Given that management paid for the pizza; I assume Alice was given consent to host this event on the company's dime. At which point did the company verify what the topic of their own event (since they're paying for it) would be? This part is hugely unclear.

If Alice actively misled the company about the content of the event; I could agree that Alice is at fault here.

However, if the company never asked about the content or failed to sufficiently vet the event in advance; then Alice is not really at fault here for providing genuinely helpful information.


You make a very relevant observation:

Frankly, I was impressed with her demos and the blunt (and accurate) career advice lunch-and-learn, and Alice seems to have no problem earning the trust of our more junior engineers.

In my opinion, based on what you've described of your company, they sound like they are stuck in their ways and balk at innovation and modernization. This suspicion is then further confirmed by Alice consistently delivering provable improvements to any and all projects she works on, on top of getting along better with junior engineers.

Junior engineers tend to bring a breath of fresh air due to their lack of old habits. If junior engineers as a whole agree with Alice's approach; it is more than reasonable to question how outdated everyone else at your company is.

Is there any salvaging this situation? Give the constraints I face, I'm starting to feel the only real option might be to write her a good letter of reference and let her go.

There are two ways for your company to manage to retain a go-getter like Alice. Either the company accepts her input and keeps up with her; or they crush Alice's spirit. It seems like they're trying to go with the latter option here.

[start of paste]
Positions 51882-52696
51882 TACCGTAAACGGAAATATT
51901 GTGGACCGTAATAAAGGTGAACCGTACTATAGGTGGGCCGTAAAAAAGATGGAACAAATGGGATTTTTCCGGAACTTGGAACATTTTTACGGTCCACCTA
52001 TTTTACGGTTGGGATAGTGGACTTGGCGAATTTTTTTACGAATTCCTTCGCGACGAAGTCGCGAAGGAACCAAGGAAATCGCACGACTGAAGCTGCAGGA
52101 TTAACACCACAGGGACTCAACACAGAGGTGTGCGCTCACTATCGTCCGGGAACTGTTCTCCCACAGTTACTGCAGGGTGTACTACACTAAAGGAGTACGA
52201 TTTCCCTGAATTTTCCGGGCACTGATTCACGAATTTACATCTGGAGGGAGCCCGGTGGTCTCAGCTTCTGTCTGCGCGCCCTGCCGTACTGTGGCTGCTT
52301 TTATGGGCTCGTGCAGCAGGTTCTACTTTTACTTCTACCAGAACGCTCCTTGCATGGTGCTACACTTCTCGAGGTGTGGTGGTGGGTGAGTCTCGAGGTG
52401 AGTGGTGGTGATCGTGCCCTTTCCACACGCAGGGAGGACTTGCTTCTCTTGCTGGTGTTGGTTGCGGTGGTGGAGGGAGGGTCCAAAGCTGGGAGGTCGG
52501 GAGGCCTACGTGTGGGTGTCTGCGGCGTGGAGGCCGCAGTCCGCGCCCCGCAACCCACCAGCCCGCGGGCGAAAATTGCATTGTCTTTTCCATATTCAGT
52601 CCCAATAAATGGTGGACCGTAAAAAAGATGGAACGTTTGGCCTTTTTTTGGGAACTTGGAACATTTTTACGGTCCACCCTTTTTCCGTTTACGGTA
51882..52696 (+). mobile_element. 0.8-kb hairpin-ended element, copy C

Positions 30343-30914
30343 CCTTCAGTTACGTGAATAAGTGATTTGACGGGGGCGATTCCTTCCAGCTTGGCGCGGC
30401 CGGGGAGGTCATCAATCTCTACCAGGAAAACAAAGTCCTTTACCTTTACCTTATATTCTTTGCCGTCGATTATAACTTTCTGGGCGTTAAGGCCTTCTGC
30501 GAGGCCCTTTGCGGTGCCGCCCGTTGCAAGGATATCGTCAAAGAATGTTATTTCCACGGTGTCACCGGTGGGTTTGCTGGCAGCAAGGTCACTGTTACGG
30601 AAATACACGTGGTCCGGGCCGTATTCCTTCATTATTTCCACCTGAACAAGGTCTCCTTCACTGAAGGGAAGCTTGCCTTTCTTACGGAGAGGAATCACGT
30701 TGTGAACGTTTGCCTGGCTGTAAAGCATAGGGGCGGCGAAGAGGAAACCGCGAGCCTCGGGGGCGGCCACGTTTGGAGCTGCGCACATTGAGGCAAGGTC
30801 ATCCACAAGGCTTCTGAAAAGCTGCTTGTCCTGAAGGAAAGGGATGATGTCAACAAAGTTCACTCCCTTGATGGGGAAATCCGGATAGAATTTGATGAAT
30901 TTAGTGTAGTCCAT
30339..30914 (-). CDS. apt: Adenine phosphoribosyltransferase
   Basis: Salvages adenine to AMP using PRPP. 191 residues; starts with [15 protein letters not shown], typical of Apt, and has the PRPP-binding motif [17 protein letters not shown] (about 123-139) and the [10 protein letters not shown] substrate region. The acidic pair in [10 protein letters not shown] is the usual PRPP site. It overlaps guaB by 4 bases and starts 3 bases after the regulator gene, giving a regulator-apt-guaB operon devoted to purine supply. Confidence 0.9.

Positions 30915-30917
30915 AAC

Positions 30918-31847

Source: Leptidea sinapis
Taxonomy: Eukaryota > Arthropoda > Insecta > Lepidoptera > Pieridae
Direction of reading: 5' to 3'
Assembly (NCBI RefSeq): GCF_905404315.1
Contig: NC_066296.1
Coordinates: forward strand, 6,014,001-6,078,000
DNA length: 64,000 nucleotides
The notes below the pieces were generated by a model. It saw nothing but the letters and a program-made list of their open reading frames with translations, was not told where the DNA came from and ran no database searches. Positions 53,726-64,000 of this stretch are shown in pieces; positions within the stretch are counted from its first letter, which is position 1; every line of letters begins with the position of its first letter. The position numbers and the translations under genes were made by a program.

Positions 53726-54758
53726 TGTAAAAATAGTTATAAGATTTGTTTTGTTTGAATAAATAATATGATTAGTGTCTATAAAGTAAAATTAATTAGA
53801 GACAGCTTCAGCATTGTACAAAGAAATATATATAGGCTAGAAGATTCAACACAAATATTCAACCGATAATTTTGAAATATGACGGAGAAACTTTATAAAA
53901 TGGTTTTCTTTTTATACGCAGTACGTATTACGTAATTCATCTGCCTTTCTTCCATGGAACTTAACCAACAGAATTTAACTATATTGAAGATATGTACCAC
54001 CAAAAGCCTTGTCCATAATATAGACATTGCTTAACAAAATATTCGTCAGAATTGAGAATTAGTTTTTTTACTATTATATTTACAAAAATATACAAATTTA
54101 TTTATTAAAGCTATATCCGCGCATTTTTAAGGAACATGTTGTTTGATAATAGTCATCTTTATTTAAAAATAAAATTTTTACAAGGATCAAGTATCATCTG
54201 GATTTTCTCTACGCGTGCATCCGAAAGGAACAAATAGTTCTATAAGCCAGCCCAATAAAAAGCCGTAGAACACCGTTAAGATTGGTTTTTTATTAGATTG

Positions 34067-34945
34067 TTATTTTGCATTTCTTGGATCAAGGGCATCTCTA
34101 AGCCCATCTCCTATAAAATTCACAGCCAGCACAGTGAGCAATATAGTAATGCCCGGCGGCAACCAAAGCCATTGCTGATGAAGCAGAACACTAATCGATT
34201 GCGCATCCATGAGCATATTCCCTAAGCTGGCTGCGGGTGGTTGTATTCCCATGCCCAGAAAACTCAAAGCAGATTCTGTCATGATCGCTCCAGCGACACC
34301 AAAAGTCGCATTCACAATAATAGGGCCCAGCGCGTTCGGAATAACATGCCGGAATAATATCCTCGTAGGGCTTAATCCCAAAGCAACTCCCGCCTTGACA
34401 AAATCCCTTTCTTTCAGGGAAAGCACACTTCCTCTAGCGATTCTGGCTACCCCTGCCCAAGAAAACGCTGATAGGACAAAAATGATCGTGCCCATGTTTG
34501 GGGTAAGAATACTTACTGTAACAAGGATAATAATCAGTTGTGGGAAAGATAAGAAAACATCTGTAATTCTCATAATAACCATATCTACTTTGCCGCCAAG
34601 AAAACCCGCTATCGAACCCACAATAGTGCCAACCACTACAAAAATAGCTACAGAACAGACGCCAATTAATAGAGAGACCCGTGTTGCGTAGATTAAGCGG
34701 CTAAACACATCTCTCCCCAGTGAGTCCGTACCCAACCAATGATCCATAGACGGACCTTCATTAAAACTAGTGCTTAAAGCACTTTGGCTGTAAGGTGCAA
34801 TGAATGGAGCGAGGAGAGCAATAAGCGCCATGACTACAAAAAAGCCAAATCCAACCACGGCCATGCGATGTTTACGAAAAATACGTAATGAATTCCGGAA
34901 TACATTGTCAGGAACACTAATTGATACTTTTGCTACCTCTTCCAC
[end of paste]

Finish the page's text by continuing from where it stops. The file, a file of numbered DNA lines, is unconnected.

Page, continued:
Unless you can find a way to make your upper management more receptive of an employee with a proven track record, consistently demonstrable achievements, who is ahead of the curve and willing to go above and beyond the call of duty; you won't be able to keep Alice. If the company can't even manage that, the company is setting itself up for a frankly embarrassing failure.

And no, not in a million years is crushing someone's spirit an acceptable solution, but I'm not worried here based on Alice's statement during the event. It suggest she knows her own worth well enough and will seek a better career opportunity when the time comes.

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  • "I find it surprising that you then end up concluding that it is Alice who should temper her behavior" OP arrived to that conclusion after realizing the upper management wouldn't change, so the other option to keep her on board is to make her (politically) comply with what the manager expect from an employee
    – Josh Part
    Mar 22 at 21:07
  • 1
    @JoshPart: "I can't fix the actual problem" is a very real obstacle for OP; but its solution is not to shift focus to Alice therefore needing to yield purely because the other party doesn't. When done, it creates an environment that fosters stubbornness and the unwillingness give even an inch. (I'm aware you may not be advocating for blaming Alice, but are merely objectively pointing out that OP has chosen to do so. This response is targeted at whoever concludes that Alice is the one who has to yield).
    – Flater
    Mar 23 at 10:19
28

I had an excellent manager who could often be very blunt in speaking the truth. He was coached by his mentor:

You’re making the right points, but you’re not getting what you want.